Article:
CGTN America Releases Navajo Nation: A Toxic Nuclear Legacy
During the hot summer days as a child, Hood and his three siblings cooled off in water flowing from a pipe – unaware that it was radioactive sewage. As an adult, she mined uranium. In 2006, doctors diagnosed her with lymphoma, a form of cancer.
June 03, 2021
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CGTN America publishes “Navajo Nation: A Toxic Nuclear Legacy”.
You could say that the nuclear age has begun on the lands of the Navajo Nation. The uranium mined here provided the first American atomic bombs. On July 16, 1945 – the day of the world’s first nuclear explosion, codenamed “Trinity” – the Navajo were among the tribal nations downwind of the fallout. Decades later, on the exact same day, July 16, the worst nuclear spill in U.S. history occurred in Church Rock, New Mexico, on this reserve.
The Navajo people helped create the nuclear age. Seventy-five years after Trinity, they are still paying a heavy price. CGTN America traveled to the Navajo Nation where correspondent Xu Dezhi met tribal member Edith Hood who epitomizes her nation’s tragic nuclear legacy. During the hot summer days as a child, Hood and his three siblings cooled off in water flowing from a pipe – unaware that it was radioactive sewage. As an adult, she mined uranium. In 2006, doctors diagnosed her with lymphoma, a form of cancer.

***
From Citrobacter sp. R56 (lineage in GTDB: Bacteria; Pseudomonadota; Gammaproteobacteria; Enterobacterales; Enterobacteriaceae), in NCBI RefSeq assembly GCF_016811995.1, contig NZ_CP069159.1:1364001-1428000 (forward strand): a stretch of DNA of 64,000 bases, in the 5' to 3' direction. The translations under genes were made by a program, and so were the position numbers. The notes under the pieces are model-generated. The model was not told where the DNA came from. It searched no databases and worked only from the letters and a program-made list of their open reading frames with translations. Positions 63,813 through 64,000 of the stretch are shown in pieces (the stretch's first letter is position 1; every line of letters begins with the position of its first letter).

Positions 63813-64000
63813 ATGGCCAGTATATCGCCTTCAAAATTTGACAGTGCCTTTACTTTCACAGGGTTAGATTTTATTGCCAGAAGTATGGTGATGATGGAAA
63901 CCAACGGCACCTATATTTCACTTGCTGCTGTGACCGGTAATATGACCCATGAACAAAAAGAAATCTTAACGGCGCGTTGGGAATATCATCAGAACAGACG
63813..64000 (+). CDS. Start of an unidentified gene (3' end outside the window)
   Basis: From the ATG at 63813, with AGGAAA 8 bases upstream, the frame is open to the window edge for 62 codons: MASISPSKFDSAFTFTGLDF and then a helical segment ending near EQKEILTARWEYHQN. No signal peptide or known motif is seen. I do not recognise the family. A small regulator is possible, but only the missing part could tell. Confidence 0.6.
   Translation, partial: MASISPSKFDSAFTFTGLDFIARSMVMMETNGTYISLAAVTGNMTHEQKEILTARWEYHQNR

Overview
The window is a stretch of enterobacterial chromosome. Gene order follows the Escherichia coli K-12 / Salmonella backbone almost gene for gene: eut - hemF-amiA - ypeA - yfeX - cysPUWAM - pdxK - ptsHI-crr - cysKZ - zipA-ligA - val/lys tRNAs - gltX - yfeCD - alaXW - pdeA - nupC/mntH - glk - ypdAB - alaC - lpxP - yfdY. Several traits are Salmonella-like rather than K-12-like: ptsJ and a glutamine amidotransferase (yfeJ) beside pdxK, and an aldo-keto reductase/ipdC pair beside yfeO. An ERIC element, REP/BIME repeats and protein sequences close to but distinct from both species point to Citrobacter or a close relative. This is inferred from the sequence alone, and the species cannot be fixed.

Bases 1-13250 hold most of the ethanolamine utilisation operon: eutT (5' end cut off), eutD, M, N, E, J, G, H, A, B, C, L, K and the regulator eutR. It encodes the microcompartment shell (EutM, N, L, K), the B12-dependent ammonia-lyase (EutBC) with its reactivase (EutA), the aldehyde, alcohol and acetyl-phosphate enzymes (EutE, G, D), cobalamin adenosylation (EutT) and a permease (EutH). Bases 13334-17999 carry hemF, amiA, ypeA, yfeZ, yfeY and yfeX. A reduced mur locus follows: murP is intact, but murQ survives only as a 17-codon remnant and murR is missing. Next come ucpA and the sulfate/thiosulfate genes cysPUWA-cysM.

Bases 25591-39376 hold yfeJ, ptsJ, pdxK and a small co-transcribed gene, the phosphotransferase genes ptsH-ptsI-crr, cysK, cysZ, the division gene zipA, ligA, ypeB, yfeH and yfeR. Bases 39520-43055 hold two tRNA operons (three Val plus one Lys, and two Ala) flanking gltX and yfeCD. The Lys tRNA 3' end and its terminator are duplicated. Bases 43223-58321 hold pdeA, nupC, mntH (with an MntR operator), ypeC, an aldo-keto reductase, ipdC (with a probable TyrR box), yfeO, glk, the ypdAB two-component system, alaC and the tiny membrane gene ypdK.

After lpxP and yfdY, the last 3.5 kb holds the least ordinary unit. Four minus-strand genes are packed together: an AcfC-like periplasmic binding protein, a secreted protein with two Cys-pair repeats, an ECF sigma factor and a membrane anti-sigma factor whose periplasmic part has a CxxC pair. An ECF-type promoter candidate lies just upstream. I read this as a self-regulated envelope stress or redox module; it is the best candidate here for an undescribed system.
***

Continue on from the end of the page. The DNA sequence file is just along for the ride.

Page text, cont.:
Among Navajo people living near uranium deposits and factories, doctors have documented rates of stomach cancer 200 times higher than the average for American women between the ages of 20 and 40.
Edith Hood’s niece Angie moved her family from their home near one of the contaminated sites. But uranium is hard to escape. One study found uranium dust in 85 percent of homes tested for its presence. Everyone in these houses had uranium in their bodies.
According to the US Environmental Protection Agency, there are more than 520 abandoned uranium mines (AUM) on land the Navajo consider sacred. This year, the EPA awarded contracts worth $ 220 million to clean up just 50. As CGTN America reports, AUMs will remain a curse for generations to come. According to some estimates, making them all safe “will take 100 years.”
For now, Hood and many of his Navajo comrades are faced with a difficult choice: to stay and preserve a way of life, or to save lives by leaving their home in a strikingly beautiful, but contaminated landscape.
Click here to learn more about Navajo Nation: A Toxic Nuclear Legacy: https://newsus.cgtn.com/news/2021-05-30/The-forgotten-radioactive-waste-in-the-Navajo-Nation-10FKJbm0PoA / index .html
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